What’s missing from these negotiations is the recognition of the positive value Medicaid has on the economy of every state.
REALITY: Medicaid benefits are not actually a major driver of the deficit. In fact, quite the opposite is true.
When it comes to job creation, investment in healthcare through Medicaid is one of the most effective and efficient forms of economic stimulus. Every dollar spent on Medicaid–whether from state or from federal sources–provides vital healthcare services to seniors, children and people with disabilities while bringing additional economic benefits and new jobs to everyone in that state.
Cutting federal spending on Medicaid, then, means cutting jobs.
In the name of reducing our federal deficit, some members of the Congressional supercommittee would rather risk jobs and the lifesaving healthcare services millions of seniors, people with disabilities and children rely on than raise taxes on the richest individuals and corporations in this country.
We do not ‘need’ to cut Medicaid in order to put Americans back to work. If the proposed cuts Congress is considering become a reality, they will have the exact opposite of the desired effect – resulting in the loss of not just healthcare services but also millions of good-paying jobs.
We’ve created a chart using the Families USA “Jobs At Risk” data to provide you with a clearer picture of how cuts to Medicaid would impact jobs and state economies.
More useful resources and facts after the break on why Medicaid matters for putting Americans back to work.
The Straight Facts:
Much more on how investments in Medicaid create jobs and stimulate the economy on our new campaign page: www.seiu.org/healthcare-jobs.
Our union’s home care workers provide lifesaving care to seniors and people with disabilities every single day around the country. They’re on the front lines of personal care and know all too well how cutting and gutting Medicaid will affect their consumers, their families and simultaneously cost hardworking people good jobs — jobs that cannot be outsourced or shipped overseas to other countries.
Folks have had about enough of the blatant disrespect the threat to gut Medicaid is toward our most vulnerable citizens–and the workers caring for them. It is for this reason that more than 40 home care members from 10 different states joined forces with disability rights advocates and allies today to participate in a “My Medicaid Matters” rally on Capitol Hill.
And the fight didn’t end there: Our members then went off to meet with the staff of 16 Senators, including members of the “super committee.”
When Gilda Brown, a home care worker from Chicago, had the chance to talk with some of the Senate staff, she drilled home how important Medicaid Matters with a story from a “normal day” of work for her:
“The woman I care for has sickle cell anemia and relies on me for everything. One day in the middle of the winter the furnace caught on fire, “Don’t leave me here,” she said, “Don’t let me die.” After instructing her to call 911, I ran down into the basement and began smothering the fire.”
Can you imagine how this day would have ended if Gilda was not there for her client? Cuts to Medicaid, as being proposed, would force her client to pay out of pocket for homecare – if she could afford to pay for homecare. If she couldn’t afford the care, however – what happens then?
Home care worker Julia Newton, member of SEIU Local 5, became a personal care attendant because of her son Antoine, who is autistic and needs around-the-clock care. Julia is also in town to participate in the important Why Medicaid Matters campaign.
Julia shared the story of Antoine being on the urgent waiting list for a Medicaid waiver for 10 years.
“Together with my fellow homecare workers, we led a campaign in the Virginia legislature to add more people in critical need of homecare services to our Medicaid program,” she said. “My son is one of the new lucky recipients, but there are thousands of Virginians who are still on the Medicaid waiting list who are not so lucky. This isn’t right!”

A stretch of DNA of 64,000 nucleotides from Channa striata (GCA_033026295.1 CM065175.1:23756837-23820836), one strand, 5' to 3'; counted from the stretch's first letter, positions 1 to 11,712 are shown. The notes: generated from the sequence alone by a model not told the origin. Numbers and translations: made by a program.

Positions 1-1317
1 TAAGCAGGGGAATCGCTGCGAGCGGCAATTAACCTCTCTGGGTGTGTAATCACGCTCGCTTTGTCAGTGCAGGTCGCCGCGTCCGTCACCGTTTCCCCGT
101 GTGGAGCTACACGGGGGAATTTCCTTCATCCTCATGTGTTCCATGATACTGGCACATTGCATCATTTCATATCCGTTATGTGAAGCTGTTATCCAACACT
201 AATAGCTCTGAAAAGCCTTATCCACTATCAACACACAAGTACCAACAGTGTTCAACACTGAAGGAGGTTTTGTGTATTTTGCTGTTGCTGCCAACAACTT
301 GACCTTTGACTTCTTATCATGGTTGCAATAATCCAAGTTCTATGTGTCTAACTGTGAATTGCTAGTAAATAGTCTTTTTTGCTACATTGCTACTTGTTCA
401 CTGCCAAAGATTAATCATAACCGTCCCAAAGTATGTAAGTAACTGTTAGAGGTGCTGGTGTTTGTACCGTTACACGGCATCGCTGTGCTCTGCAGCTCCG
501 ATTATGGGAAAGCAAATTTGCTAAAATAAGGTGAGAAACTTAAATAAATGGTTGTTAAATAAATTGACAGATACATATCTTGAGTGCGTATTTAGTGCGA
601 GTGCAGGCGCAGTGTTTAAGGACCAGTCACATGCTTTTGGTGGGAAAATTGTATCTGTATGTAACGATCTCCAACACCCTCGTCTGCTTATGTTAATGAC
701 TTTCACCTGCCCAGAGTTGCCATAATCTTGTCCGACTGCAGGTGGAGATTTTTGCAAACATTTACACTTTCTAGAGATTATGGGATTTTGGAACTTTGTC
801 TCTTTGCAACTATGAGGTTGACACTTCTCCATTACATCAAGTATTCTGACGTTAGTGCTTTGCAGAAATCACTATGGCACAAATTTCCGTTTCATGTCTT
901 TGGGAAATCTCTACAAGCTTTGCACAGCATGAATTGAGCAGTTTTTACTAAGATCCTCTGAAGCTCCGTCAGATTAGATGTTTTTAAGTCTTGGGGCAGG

It’s time we get Congress to think long and hard about our seniors and neighbors with disabilities. We need to Congress to consider that cutting Medicaid would also eliminate millions of jobs the homecare and long term care industry currently employs.
Will you make yourselves heard with Gilda and Julia? Click here to take action to protect Medicaid now.
SEIU Local 509 had a very successful week working in partnership with families, the trade association, advocacy organizations, legislators, and consumers. There was major news coverage of our call to action to improve safety measures in the state’s mental health system. Most notably was an op-ed in the Boston Globe, written in collaboration between the Presidents of both the SEIU Local 509 and the Behavioral Health Association, calling attention to the necessity that the state implement all of the Safety Task Force recommendations.
Both our organizations and our members understand the critical importance of staff and consumer safety at DMH-funded programs. Safety is an essential condition for the success of these services in helping individuals achieve recovery. Direct care workers, providers, consumers, DMH and the Legislature need to work together to for the benefit of both consumers and staff in passage of comprehensive legislation based on the recommendations of the DMH Task Force on Staff and Client Safety.
Press coverage also included a six minute radio interview on WBUR with SEIU 509, NAMI-Mass, and the family of Stephanie Moulton, a human service worker allegedly killed by a mentally ill client. There were also two news articles on a rally spear-headed by the Moulton Family, SEIU Local 509, and The Massachusetts Coalition for Occupational Safety and Health.
Here are some links to those articles:
Family of Slain Caseworker to Testify on Beacon Hill for ‘Stephanie’s Law’
Service Workers, Family of Slain Peabody Woman Rally for Statewide Safety Reform
Local 509 also testified in favor of “Stephanie’s Law” at State House, as a part of an overall safety reform campaign in the mental health system.
This bill, named after Stephanie Moulton, would require all DMH facilities to be equipped with panic buttons. Local 509 is proud to garner support for this bill and will keep working with all stakeholders to improve all areas of safety for human service workers.